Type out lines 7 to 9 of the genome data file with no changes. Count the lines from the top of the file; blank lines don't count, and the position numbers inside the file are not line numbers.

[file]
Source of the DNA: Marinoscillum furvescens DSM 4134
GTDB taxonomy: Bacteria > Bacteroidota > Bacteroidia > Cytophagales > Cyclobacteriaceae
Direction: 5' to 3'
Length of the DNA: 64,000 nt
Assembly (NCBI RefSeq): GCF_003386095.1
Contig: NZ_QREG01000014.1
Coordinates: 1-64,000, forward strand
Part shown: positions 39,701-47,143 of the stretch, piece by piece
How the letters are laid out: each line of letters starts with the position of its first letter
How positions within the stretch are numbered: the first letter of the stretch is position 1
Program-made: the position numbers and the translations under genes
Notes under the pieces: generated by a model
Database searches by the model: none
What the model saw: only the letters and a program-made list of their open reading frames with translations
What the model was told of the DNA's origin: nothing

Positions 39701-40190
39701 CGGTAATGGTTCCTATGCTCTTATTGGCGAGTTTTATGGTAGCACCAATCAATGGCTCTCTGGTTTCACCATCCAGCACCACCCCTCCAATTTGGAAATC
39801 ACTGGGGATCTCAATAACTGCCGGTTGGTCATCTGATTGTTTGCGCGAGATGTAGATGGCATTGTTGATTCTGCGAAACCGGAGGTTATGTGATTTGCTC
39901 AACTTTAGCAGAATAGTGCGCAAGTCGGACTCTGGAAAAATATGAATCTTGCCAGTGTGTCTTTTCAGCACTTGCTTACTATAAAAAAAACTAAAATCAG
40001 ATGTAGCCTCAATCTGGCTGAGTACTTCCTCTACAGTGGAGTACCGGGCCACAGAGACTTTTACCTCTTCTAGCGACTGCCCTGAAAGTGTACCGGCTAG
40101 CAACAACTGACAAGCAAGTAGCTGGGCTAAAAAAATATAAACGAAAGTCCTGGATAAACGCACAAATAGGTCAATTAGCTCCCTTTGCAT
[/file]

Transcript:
Coordinates: 1-64,000, forward strand
Part shown: positions 39,701-47,143 of the stretch, piece by piece
How the letters are laid out: each line of letters starts with the position of its first letter